A shadow fell across his face. He turned to find Clegane looming overhead like a cliff. His soot-dark armor seemed to blot out the sun. He had lowered the visor on his helm. It was fashioned in the likeness of a snarling black hound, fearsome to behold, but Tyrion had always thought it a great improvement over Clegane’s hideously burned face.
“The prince will remember that, little lord,” the Hound warned him. The helm turned his laugh into a hollow rumble.
“I pray he does,” Tyrion Lannister replied. “If he forgets, be a good dog and remind him.” He glanced around the courtyard. “Do you know where I might find my brother?”
“Breaking fast with the queen.”
“Ah,” Tyrion said. He gave Sandor Clegane a perfunctory nod and walked away as briskly as his stunted legs would carry him, whistling. He pitied the first knight to try the Hound today. The man did have a temper.
A cold, cheerless meal had been laid out in the morning room of the Guest House. Jaime sat at table with Cersei and the children, talking in low, hushed voices.
“Is Robert still abed?” Tyrion asked as he seated himself, uninvited, at the table.
His sister peered at him with the same expression of faint distaste she had worn since the day he was born. “The king has not slept at all,” she told him. “He is with Lord Eddard. He has taken their sorrow deeply to heart.”
“He has a large heart, our Robert,” Jaime said with a lazy smile. There was very little that Jaime took seriously. Tyrion knew that about his brother, and forgave it. During all the terrible long years of his childhood, only Jaime had ever shown him the smallest measure of affection or respect, and for that Tyrion was willing to forgive him most anything.
A servant approached. “Bread,” Tyrion told him, “and two of those little fish, and a mug of that good dark beer to wash them down. Oh, and some bacon. Burn it until it turns black.” The man bowed and moved off. Tyrion turned back to his siblings. Twins, male and female. They looked very much the part this morning. Both had chosen a deep green that matched their eyes. Their blond curls were all a fashionable tumble, and gold ornaments shone at wrists and fingers and throats.
Tyrion wondered what it would be like to have a twin, and decided that he would rather not know. Bad enough to face himself in a looking glass every day. Another him was a thought too dreadful to contemplate.
Prince Tommen spoke up. “Do you have news of Bran, Uncle?”
“I stopped by the sickroom last night,” Tyrion announced. “There was no change. The maester thought that a hopeful sign.”
“I don’t want Brandon to die,” Tommen said timorously. He was a sweet boy. Not like his brother, but then Jaime and Tyrion were somewhat less than peas in a pod themselves.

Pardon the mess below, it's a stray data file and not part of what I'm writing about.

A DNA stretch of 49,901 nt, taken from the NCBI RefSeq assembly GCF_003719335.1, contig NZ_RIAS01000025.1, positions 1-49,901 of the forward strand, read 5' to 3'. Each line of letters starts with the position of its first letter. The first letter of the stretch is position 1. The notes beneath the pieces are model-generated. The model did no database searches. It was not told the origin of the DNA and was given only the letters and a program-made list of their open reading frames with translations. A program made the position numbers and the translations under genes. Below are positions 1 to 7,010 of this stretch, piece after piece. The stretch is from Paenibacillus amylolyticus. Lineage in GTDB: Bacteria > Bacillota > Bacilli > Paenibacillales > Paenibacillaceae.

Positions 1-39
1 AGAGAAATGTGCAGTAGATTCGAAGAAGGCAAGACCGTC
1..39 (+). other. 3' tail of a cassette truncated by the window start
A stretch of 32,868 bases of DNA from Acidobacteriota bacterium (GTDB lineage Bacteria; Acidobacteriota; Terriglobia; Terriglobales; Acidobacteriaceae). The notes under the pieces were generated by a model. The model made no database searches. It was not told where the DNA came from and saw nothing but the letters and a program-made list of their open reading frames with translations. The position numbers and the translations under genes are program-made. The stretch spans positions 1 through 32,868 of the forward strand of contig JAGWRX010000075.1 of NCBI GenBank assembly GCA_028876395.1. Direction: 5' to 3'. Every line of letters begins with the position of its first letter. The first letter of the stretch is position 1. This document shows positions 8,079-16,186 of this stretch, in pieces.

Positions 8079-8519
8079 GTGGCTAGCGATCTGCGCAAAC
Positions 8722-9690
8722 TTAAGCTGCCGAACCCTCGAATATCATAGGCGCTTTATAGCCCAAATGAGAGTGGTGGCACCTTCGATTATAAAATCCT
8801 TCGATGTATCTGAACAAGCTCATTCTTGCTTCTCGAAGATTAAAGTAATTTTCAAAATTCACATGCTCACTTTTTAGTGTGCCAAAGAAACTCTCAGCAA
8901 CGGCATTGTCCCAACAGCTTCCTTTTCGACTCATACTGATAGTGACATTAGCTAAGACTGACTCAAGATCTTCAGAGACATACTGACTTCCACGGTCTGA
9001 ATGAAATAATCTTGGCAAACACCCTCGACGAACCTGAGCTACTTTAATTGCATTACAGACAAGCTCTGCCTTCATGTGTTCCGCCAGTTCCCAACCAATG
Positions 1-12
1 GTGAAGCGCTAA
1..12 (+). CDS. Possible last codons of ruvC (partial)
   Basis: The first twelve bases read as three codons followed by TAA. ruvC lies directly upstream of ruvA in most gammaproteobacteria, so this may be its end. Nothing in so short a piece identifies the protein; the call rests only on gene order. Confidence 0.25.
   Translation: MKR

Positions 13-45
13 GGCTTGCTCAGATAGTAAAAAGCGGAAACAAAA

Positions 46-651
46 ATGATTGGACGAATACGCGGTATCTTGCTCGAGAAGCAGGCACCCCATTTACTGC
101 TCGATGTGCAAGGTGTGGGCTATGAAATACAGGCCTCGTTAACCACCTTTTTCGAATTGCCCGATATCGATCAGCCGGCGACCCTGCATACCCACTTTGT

“Lord Eddard had a brother named Brandon as well,” Jaime mused. “One of the hostages murdered by Targaryen. It seems to be an unlucky name.”
“Oh, not so unlucky as all that, surely,” Tyrion said. The servant brought his plate. He ripped off a chunk of black bread.
Cersei was studying him warily. “What do you mean?”
Tyrion gave her a crooked smile. “Why, only that Tommen may get his wish. The maester thinks the boy may yet live.” He took a sip of beer.
Myrcella gave a happy gasp, and Tommen smiled nervously, but it was not the children Tyrion was watching. The glance that passed between Jaime and Cersei lasted no more than a second, but he did not miss it. Then his sister dropped her gaze to the table. “That is no mercy. These northern gods are cruel to let the child linger in such pain.”
“What were the maester’s words?” Jaime asked.
The bacon crunched when he bit into it. Tyrion chewed thoughtfully for a moment and said, “He thinks that if the boy were going to die, he would have done so already. It has been four days with no change.”
“Will Bran get better, Uncle?” little Myrcella asked. She had all of her mother’s beauty, and none of her nature.
“His back is broken, little one,” Tyrion told her. “The fall shattered his legs as well. They keep him alive with honey and water, or he would starve to death. Perhaps, if he wakes, he will be able to eat real food, but he will never walk again.”
“If he wakes,” Cersei repeated. “Is that likely?”
“The gods alone know,” Tyrion told her. “The maester only hopes.” He chewed some more bread. “I would swear that wolf of his is keeping the boy alive. The creature is outside his window day and night, howling. Every time they chase it away, it returns. The maester said they closed the window once, to shut out the noise, and Bran seemed to weaken. When they opened it again, his heart beat stronger.”
The queen shuddered. “There is something unnatural about those animals,” she said. “They are dangerous. I will not have any of them coming south with us.”
Jaime said, “You’ll have a hard time stopping them, sister. They follow those girls everywhere.”
Tyrion started on his fish. “Are you leaving soon, then?”